Over at The Escapist, Shamus Young has an article (actually, the second of three) on sequels. Gonzo Game I: The Original. Gonzo Game II: The Return. Gonzo Game III: More Of The Same. Gonzo Game IV….well, you get the idea.

Of course, the series title is nothing new. Ultima, Might & Magic, Wizardry – to name three big ones – were “franchises”, as the term is these days. And Sierra was famous (or infamous) for its long-running King’s Quest adventure games.

Most series tend to run out of steam sooner or later. Ultima went downhill after VII (and V wasn’t all that great, either). So, for that matter, did Might & Magic. At least Wizardry went out on a high note with VIII.

The problem, as Shamus sees it, is that most franchises continue the same story with the same characters game after game. Any story can only go so far before it becomes stretched so thin as to be ridiculous. The characters so familiar we’re tired of them.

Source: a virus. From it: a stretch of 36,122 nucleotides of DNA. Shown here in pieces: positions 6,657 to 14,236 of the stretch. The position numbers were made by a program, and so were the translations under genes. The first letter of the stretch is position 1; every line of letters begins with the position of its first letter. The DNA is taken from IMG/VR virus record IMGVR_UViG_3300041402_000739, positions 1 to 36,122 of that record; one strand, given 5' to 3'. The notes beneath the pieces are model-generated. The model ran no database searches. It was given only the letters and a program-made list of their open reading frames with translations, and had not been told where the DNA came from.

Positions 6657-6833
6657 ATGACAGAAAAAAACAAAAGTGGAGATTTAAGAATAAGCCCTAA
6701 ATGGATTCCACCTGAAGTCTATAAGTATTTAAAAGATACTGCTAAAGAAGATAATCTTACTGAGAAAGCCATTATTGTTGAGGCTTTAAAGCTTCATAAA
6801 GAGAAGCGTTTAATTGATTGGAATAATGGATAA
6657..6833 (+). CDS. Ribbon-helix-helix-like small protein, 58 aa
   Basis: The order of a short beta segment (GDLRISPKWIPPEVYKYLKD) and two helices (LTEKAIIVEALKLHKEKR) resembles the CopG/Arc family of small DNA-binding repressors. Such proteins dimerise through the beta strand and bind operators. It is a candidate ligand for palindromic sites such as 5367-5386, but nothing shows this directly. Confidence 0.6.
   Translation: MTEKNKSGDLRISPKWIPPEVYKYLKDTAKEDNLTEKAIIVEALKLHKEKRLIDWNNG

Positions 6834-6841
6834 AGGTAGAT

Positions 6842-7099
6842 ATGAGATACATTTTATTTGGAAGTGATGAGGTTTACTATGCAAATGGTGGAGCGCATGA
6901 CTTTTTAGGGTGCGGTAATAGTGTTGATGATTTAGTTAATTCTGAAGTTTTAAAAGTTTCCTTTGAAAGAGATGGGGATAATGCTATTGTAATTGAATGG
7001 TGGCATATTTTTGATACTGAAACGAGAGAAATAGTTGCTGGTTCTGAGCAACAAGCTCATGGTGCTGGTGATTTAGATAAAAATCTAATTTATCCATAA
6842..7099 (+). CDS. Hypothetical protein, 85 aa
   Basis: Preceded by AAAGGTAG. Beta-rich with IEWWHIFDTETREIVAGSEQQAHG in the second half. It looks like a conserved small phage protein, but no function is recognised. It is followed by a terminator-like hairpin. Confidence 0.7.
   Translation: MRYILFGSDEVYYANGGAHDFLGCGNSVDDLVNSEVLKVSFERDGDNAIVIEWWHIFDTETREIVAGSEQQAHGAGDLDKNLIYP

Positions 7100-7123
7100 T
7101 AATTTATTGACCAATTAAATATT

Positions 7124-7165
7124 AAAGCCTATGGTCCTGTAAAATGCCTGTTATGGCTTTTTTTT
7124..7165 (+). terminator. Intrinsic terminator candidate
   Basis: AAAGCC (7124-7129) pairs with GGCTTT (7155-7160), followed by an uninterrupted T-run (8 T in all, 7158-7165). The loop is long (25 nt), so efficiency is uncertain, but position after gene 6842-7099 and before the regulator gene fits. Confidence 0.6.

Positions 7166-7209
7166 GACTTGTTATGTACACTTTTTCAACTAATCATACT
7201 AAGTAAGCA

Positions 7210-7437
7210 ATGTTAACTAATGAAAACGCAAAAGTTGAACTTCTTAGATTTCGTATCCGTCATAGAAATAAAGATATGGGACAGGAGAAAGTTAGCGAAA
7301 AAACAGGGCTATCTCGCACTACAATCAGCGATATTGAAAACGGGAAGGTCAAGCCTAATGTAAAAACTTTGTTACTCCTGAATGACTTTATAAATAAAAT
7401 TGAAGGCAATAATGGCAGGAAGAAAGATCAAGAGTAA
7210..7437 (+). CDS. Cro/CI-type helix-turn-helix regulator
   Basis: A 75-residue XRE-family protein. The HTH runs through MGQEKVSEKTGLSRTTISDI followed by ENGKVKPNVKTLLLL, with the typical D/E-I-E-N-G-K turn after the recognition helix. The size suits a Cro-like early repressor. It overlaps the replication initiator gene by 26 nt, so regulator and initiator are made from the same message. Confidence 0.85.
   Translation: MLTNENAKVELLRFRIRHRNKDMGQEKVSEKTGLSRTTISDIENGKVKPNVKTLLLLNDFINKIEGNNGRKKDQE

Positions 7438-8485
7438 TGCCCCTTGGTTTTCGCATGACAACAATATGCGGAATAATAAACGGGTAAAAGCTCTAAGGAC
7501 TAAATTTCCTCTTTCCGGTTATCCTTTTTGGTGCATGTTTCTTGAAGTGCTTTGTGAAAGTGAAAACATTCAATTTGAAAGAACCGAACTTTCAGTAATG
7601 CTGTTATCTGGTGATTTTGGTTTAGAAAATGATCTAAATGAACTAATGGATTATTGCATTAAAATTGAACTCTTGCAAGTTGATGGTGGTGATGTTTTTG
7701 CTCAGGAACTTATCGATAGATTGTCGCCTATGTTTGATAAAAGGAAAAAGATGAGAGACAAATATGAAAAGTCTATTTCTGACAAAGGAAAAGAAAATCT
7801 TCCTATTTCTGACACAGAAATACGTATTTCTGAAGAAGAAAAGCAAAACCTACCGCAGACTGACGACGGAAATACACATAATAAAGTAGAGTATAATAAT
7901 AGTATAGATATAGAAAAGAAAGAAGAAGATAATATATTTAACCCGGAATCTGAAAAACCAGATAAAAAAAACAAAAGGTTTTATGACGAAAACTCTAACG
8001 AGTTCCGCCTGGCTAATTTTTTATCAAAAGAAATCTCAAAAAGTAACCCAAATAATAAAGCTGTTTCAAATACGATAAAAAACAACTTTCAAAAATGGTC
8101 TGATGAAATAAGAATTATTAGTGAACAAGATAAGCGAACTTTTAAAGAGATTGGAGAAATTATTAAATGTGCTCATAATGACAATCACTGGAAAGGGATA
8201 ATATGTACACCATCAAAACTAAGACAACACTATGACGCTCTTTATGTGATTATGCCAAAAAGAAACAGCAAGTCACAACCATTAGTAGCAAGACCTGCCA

Bethesda is one company that has managed to avoid all that with the Elder Scrolls. Each game has taken place in a different province. Your character is always newly created; he or she has no direct links to previous events. New players can pick up the series anywhere without feeling lost over “what has gone before”.

I think Shamus has a good point that a franchise needs to change from game to game to keep it fresh. Retain enough to keep the fans happy, but change it up enough so that we don’t end up with “same-old, same-old”.

My own suspicion is that much of the “tired old story dragged on” comes from the top. Gonzo Game I was a big hit. Why change anything? If it ain’t broke, don’t fix it. Risk-avoidance uber alles.

Son Of Return To The Sequel